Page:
Protecting a Home from Fire

Your home is often your most significant investment. Even if it isn’t, the contents and family are priceless. Being in the home remodeling business, we see homeowners rebuild following disasters and catastrophic events. One of those that can nearly always be avoided is fire. So, today we’re going to talk about some ways to protect your home from fire in the wintertime.

Fireplace

Before it gets any chillier, call your chimney sweep for your annual cleaning. Keeping the chimney clean can help avoid the buildup of creosote. Your chimney sweep will inspect for creosote, and also for bird’s nests, bats, and anything else which might have found its way into your chimney during the summer.

Also, fires should only be made with dry, seasoned wood. A metal or glass screen will prevent flying sparks. Ashes should be removed when they’re cold or can be stored safely in a metal container at least three feet from flammable materials.

Portable heaters

Portable heaters are a means to heat a small area and only when the room is occupied. A portable heater should never be left on when the occupants are sleeping. It should be UL approved and the area around it should be kept free of anything flammable, including clothing, toys, and even lint and debris.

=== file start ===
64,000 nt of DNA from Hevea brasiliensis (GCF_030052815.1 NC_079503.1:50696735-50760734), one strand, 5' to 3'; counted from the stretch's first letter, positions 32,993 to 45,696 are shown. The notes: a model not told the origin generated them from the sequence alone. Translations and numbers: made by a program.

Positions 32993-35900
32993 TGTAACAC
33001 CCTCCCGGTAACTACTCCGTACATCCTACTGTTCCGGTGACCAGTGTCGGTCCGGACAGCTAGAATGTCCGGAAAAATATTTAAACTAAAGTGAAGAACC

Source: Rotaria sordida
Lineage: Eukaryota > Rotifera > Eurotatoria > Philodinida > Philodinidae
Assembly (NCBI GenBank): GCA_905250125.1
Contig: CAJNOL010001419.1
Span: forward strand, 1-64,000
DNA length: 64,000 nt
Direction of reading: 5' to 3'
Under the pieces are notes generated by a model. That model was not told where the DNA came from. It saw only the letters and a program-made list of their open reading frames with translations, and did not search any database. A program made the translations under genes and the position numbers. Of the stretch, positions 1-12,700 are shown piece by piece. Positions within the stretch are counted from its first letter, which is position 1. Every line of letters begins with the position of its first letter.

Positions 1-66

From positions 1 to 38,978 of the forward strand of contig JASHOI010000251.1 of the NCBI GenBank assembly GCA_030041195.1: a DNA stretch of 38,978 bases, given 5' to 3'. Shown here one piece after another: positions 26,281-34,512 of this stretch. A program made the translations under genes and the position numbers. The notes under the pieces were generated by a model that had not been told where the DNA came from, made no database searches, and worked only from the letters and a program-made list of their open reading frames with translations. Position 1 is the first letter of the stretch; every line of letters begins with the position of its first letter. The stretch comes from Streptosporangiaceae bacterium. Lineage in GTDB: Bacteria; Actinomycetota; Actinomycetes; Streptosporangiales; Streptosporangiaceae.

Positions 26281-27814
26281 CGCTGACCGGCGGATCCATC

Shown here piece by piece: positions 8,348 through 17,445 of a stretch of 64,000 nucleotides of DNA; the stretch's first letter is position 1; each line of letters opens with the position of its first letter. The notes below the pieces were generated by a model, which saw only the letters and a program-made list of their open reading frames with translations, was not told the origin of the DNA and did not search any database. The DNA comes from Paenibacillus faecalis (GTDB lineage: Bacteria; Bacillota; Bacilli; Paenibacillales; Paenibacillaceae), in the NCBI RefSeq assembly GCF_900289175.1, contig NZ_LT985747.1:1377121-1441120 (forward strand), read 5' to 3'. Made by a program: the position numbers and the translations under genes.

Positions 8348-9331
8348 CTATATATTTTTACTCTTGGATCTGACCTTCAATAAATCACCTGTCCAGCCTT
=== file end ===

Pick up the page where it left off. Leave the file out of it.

Portable heaters usually require three feet at the very minimum of space around them to be safe.

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Electrical fires

There are about 51,000 electrical fires in the U.S. every year. They cause hundreds of millions of dollars in damage. Electrical fires are often caused by arcing, which can sometimes be heard in the walls or outlets as a humming, crackling, or buzzing in the walls. If your home is an older one, the best thing to do is to be proactive! Older homes inspected by a certified electrician and consider having AFCI outlets or breakers installed in bedrooms.

During the remodeling process, old wiring is often replaced and the circuit breaker box upgraded to fit our society’s more electronically-oriented lifestyle.

Electric appliances should always be used with caution. Extension cords should only be used as a temporary measure and never used with heat appliances such as heaters, electric blankets, skillets, etc. Devices used in the bathroom, kitchen, or outdoors should only be used with a GFCI outlet.

A safety plan

In the interest of safety, children should never be left alone with any heating device, whether it’s a fireplace, skillet, or portable heater.

Every home should have a smoke detector on every floor and in every room where people sleep. Smoke detectors, CO2 detectors, AFCI and GFCI outlets should be tested monthly. Have an evacuation plan and practice it.

During a home remodel, some families have AFCI breakers put in areas of the house which aren’t part of a remodeling project, as they are more sensitive to changes in current and will detect arcing. It’s an excellent investment in safety.